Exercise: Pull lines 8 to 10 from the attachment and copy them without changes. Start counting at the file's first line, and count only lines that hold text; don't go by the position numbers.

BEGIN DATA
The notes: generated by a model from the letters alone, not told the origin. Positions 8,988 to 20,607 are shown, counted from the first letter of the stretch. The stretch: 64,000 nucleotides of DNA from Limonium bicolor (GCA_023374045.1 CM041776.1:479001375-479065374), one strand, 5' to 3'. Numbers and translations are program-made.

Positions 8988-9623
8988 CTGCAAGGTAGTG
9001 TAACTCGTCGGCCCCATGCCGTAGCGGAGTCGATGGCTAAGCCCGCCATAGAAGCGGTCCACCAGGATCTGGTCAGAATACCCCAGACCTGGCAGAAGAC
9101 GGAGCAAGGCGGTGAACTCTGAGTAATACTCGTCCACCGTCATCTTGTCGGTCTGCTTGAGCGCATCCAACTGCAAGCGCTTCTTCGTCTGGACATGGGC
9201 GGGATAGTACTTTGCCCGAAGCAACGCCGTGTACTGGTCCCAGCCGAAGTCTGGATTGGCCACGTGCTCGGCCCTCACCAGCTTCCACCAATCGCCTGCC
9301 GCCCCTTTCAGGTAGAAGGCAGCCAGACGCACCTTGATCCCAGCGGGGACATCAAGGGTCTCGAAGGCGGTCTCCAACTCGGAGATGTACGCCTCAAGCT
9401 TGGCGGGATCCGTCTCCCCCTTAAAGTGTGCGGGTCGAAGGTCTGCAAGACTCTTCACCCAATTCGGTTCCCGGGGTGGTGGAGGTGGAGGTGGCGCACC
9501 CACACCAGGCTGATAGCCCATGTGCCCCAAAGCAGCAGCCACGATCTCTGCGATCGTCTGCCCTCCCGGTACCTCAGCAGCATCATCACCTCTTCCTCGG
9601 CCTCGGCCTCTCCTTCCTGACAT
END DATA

9401 TGGCGGGATCCGTCTCCCCCTTAAAGTGTGCGGGTCGAAGGTCTGCAAGACTCTTCACCCAATTCGGTTCCCGGGGTGGTGGAGGTGGAGGTGGCGCACC
9501 CACACCAGGCTGATAGCCCATGTGCCCCAAAGCAGCAGCCACGATCTCTGCGATCGTCTGCCCTCCCGGTACCTCAGCAGCATCATCACCTCTTCCTCGG
9601 CCTCGGCCTCTCCTTCCTGACAT